“Moreover, findings in the old adults may be an indication that CR can contribute to the maintenance of elevated T levels during old age, which would be of great physiological benefit.”
“The most important finding, however, is that moderate CR does not suppress T production or disrupt the 24-h pattern of T in the circulation; if anything, it may even enhance circulating T levels. Consequently, CR is unlikely to negatively impact androgen-mediated nonreproductive functions, and may exert additional beneficial effects.”
I was in my office talking about my recent blog topic of calorie restriction reducing muscle loss and sarcopenia with aging and how it was the opposite of what I would have expected. One of my patients asked why. I was unsure, saying most of the papers I looked showed an overall reduction in cell death, and muscle cells are among those cells, and this appears to explain at least part of it, though the mechanisms are still not understood. Then someone said something about calories and testosterone, and I said given the results on muscle mass, calorie restriction might also increase/preserve testosterone levels with age. Within minutes I was on pubmed combining key words of calorie restriction and testosterone and this was the first paper I got printed.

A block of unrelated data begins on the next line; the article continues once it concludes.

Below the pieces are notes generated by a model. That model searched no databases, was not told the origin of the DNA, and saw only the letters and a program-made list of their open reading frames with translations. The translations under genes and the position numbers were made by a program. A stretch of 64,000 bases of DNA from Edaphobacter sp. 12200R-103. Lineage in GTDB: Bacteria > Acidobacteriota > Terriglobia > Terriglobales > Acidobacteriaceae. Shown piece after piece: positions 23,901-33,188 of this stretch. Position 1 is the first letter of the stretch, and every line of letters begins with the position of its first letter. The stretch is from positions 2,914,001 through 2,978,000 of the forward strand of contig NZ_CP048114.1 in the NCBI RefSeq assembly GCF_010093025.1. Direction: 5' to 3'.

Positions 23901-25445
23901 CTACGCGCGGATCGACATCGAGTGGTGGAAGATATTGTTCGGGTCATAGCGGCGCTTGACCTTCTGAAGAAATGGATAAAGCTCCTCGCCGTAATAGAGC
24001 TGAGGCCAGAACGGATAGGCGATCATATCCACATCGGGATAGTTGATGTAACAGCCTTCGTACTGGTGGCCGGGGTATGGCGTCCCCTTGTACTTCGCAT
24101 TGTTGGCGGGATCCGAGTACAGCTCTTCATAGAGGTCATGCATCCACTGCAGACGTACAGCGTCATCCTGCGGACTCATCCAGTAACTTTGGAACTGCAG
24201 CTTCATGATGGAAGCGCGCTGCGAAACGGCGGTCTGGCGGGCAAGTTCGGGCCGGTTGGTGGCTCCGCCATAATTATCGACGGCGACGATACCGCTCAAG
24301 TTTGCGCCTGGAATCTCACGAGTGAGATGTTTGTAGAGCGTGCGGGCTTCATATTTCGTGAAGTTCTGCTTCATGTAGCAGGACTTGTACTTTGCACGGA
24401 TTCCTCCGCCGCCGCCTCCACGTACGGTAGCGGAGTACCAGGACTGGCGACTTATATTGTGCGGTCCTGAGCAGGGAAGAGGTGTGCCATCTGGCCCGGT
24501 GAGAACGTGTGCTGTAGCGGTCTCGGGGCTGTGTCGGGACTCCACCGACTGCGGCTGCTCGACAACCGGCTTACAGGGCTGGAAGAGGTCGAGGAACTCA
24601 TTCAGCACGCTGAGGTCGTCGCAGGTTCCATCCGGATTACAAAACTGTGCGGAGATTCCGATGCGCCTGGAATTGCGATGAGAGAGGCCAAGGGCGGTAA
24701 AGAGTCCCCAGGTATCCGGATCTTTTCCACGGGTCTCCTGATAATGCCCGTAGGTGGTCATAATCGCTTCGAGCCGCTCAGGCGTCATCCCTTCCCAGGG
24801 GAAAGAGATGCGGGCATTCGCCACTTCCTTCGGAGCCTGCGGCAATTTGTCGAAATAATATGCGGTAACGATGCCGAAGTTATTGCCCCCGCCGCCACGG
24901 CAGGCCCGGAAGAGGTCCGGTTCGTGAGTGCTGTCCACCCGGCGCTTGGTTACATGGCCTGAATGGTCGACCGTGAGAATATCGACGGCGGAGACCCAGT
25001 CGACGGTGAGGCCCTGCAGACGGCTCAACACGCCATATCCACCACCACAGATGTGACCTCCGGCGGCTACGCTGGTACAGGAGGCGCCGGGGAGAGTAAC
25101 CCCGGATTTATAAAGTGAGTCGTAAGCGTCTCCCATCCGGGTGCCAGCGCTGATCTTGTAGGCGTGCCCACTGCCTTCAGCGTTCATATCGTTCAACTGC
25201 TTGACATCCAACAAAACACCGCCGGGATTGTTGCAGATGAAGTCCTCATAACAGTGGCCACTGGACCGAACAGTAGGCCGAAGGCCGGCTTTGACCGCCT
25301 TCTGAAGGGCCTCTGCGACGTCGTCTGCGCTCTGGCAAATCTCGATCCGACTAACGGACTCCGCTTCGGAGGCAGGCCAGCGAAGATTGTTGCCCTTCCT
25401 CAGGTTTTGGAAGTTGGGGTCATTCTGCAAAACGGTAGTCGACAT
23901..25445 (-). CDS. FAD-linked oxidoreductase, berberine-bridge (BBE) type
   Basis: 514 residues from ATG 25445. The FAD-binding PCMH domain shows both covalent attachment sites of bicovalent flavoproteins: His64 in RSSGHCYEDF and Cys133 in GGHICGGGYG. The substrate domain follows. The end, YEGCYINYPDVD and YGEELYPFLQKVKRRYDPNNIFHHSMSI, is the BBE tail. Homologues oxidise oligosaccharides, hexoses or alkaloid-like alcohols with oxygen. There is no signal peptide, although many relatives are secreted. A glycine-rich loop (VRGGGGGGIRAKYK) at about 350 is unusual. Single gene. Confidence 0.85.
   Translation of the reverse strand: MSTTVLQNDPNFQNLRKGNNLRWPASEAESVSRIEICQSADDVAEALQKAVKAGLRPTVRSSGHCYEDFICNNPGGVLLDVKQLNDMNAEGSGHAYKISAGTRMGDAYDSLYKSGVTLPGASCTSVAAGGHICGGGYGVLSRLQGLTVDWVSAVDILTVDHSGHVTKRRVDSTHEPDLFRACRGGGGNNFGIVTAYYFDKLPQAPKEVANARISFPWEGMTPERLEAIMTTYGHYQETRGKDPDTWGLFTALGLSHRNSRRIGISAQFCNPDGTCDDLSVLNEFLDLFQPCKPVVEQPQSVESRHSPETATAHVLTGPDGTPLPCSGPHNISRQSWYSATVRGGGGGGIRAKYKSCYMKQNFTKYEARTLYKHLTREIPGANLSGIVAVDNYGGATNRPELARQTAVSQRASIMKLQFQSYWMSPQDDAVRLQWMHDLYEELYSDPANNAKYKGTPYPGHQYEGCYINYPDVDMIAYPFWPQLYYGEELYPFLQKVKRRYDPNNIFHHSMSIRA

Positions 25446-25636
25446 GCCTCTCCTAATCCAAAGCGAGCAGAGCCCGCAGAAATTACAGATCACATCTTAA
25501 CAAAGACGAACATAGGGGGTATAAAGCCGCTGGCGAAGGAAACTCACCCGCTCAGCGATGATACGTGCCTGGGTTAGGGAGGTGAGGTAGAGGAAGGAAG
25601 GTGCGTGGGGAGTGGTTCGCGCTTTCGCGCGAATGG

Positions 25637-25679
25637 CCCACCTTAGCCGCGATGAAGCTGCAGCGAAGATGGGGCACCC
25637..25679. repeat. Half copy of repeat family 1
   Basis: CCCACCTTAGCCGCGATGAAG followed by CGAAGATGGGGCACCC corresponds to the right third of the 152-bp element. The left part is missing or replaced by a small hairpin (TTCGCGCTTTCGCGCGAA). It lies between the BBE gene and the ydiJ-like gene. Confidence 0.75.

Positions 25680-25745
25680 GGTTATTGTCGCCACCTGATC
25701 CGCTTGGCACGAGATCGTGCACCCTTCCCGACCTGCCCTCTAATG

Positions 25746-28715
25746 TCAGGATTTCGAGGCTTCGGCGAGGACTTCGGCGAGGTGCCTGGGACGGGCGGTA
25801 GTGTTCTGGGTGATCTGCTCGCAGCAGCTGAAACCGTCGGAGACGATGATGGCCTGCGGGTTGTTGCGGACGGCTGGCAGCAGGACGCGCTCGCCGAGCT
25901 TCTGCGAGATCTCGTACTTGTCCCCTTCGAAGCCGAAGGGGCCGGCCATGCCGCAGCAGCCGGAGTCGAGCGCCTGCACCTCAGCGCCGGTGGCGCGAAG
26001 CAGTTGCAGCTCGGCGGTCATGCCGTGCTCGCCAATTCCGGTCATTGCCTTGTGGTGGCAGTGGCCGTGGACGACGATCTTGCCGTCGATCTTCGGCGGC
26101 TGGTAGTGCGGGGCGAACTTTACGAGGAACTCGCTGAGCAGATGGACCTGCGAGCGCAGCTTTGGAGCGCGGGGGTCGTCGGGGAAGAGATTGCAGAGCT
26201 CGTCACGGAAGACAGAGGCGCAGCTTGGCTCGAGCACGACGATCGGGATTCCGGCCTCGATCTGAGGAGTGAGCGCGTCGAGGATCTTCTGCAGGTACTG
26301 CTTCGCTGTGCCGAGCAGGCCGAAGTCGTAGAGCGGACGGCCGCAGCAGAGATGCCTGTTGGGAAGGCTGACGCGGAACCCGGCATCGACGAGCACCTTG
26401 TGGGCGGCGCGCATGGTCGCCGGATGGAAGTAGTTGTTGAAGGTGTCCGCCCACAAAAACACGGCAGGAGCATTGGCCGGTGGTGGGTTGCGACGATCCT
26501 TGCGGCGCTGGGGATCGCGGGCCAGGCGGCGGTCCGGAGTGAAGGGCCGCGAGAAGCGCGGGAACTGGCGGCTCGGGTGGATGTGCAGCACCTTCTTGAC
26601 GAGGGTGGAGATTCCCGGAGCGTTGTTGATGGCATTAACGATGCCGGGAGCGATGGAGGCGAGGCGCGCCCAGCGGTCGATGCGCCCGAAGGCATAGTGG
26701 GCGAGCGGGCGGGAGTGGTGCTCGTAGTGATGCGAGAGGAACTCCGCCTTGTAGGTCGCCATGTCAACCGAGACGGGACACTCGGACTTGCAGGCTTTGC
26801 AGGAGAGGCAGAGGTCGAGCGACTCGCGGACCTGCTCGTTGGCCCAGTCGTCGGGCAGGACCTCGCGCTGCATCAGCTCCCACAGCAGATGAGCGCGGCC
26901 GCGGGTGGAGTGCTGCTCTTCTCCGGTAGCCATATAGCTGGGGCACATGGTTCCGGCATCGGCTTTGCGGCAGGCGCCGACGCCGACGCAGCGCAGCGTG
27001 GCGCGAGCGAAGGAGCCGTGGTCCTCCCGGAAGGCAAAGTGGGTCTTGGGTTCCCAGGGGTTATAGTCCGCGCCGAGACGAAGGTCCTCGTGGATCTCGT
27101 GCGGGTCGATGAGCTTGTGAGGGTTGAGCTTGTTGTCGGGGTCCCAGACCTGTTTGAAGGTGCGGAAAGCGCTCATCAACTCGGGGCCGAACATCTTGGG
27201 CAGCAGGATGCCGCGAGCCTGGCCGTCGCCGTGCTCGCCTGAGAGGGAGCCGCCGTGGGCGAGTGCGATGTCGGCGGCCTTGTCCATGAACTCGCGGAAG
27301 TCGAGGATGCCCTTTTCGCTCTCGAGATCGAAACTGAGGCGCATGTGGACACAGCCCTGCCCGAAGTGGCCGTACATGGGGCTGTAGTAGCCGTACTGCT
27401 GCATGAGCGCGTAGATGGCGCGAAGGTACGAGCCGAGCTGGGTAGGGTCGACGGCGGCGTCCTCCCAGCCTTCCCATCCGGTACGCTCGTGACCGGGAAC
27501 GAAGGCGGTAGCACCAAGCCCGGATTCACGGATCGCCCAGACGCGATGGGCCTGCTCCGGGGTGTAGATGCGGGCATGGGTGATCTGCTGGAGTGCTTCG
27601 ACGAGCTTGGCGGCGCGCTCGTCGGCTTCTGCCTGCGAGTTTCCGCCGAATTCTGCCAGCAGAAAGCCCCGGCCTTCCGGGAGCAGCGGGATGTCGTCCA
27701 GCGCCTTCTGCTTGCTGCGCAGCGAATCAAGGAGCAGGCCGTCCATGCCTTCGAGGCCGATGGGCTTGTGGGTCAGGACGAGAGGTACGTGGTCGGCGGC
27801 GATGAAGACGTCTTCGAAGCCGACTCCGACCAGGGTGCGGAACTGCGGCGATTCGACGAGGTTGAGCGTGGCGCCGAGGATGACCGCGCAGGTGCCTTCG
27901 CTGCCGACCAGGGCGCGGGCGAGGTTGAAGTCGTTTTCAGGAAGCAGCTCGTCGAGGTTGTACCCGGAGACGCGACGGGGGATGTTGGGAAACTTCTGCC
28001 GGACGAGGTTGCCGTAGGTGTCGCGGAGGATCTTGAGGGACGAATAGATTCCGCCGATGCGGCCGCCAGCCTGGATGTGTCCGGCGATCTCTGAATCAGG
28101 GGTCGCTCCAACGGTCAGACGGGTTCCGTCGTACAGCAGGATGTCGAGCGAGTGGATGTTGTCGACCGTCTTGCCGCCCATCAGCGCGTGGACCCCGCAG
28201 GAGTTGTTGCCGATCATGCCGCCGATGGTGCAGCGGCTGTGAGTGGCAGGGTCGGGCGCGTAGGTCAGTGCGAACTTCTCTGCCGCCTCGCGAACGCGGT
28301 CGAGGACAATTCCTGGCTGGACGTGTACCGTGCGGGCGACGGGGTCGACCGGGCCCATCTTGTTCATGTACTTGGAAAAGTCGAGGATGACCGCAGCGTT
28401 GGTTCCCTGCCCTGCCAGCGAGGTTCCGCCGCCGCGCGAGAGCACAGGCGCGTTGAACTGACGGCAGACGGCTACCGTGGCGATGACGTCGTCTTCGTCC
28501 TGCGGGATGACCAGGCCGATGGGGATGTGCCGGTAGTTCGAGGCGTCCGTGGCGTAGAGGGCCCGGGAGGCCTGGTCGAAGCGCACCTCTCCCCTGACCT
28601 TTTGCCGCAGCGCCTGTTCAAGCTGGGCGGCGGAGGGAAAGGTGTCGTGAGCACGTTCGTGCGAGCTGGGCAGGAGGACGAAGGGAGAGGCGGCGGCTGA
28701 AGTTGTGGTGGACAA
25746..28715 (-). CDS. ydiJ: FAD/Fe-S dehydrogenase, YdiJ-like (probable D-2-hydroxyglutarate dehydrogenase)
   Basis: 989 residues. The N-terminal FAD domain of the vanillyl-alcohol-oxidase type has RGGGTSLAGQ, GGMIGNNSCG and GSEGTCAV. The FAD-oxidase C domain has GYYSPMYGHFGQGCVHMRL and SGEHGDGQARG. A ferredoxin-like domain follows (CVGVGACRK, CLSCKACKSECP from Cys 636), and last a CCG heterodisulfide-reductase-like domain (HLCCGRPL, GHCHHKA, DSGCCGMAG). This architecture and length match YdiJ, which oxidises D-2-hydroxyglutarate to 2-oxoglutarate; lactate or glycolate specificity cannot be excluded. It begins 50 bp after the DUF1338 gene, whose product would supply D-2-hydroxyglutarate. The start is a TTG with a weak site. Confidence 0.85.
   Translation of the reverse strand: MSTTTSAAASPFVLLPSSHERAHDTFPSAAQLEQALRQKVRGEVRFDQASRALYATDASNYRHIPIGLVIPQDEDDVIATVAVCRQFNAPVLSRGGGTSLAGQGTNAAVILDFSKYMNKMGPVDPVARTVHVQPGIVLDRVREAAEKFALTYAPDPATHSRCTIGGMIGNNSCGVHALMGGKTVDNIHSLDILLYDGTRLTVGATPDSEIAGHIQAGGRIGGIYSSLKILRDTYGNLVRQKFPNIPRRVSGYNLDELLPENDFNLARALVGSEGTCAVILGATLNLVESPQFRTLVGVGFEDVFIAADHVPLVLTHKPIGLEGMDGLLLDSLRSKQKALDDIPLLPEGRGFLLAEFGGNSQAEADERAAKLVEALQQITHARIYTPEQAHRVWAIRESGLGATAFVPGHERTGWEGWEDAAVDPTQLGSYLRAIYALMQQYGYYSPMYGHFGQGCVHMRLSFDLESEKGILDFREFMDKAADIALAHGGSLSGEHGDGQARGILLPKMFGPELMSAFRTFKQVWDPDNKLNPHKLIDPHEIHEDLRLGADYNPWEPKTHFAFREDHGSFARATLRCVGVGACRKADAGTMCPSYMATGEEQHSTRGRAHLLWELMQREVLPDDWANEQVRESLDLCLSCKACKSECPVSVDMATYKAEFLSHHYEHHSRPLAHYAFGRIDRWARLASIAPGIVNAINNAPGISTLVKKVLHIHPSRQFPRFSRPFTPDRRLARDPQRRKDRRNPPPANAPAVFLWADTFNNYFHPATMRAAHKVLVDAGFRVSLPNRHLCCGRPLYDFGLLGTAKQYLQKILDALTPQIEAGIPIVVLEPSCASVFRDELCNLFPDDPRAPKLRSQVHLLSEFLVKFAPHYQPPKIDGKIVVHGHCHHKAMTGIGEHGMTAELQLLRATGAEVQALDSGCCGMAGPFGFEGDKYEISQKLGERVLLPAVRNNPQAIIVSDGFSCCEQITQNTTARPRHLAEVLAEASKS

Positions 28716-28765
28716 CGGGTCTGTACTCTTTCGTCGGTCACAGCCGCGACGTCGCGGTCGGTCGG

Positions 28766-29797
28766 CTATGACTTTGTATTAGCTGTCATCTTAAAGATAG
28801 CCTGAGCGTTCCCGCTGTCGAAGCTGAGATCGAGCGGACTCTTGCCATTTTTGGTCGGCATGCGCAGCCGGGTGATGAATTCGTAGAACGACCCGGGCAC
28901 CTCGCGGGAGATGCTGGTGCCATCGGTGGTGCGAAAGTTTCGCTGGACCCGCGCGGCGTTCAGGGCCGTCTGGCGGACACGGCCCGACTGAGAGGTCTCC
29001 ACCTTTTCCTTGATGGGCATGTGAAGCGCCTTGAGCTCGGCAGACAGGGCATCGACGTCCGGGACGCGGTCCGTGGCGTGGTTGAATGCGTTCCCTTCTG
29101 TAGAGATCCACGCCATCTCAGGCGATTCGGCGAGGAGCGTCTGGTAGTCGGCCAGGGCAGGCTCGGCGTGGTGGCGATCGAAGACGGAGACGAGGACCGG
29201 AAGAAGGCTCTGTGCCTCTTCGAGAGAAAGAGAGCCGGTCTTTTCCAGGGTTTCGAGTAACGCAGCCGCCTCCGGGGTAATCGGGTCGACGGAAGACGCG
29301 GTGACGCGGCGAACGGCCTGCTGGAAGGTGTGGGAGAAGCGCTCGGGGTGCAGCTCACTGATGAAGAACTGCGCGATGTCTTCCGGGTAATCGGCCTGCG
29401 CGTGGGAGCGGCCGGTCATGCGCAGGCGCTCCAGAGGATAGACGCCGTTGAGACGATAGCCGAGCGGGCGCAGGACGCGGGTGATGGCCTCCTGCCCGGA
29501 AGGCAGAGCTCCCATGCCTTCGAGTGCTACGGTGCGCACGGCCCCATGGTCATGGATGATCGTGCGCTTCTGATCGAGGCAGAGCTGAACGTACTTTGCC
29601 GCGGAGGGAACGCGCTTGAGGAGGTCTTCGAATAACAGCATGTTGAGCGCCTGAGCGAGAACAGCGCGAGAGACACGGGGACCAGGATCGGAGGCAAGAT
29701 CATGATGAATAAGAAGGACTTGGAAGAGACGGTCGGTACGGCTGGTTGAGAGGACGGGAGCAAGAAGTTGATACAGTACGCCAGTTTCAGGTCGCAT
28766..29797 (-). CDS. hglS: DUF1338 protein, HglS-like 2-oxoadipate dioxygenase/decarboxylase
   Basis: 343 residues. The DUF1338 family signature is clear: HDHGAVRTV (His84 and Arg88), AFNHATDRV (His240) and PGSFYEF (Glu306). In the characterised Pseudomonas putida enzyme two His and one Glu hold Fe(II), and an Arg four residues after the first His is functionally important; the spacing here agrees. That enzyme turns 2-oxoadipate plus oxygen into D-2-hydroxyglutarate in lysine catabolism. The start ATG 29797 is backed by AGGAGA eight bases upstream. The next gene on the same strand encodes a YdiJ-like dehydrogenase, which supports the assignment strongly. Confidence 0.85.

The researchers found that calorie restriction (30%) for 5-7 years did not negatively affect testosterone levels but actually increased mean plasma testosterone levels 20.7% in young adult male monkeys (beginning at the peripubertal period of 4 years 11 months) and 26.7% in older ones (age not given). Also interesting to me is that the terminal body weight at death of the older calorie restricted monkeys was slightly more in the control group (6.69 vs 6.27 kg), but the calorie restricted monkeys were lighter in the younger group (9.19 vs 10.72 kg) perhaps reflecting some combination of increased muscle/decreased fat that one might expect with increased testosterone levels as found in the other study.
As a physical therapist, findings like this sound like they could have considerable positive impact on my patients’ lives. I’m still not sure how to ideally implement it in the lives of people. For example 30% reduction compared to what? I’ll keep reading the research and see what I find, but in the meantime it makes for interesting conversation in the gym.
Thanks for reading my blog. If you have any questions or comments (even hostile ones) please don’t hesitate to ask/share. If you’re reading one of my older blogs, perhaps unrelated to neck or back pain, and it helps you, please remember Spinal Flow Yoga for you or someone you know in the future.
Chad Reilly is a Physical Therapist, obtaining his Master’s in Physical Therapy from Northern Arizona University. He graduated Summa Cum Laude with a B.S. Exercise Science also from NAU. He is a Certified Strength and Conditioning Specialist, and holds a USA Weightlifting Club Coach Certification as well as a NASM Personal Training Certificate. Chad completed his Yoga Teacher Training at Sampoorna Yoga in Goa, India.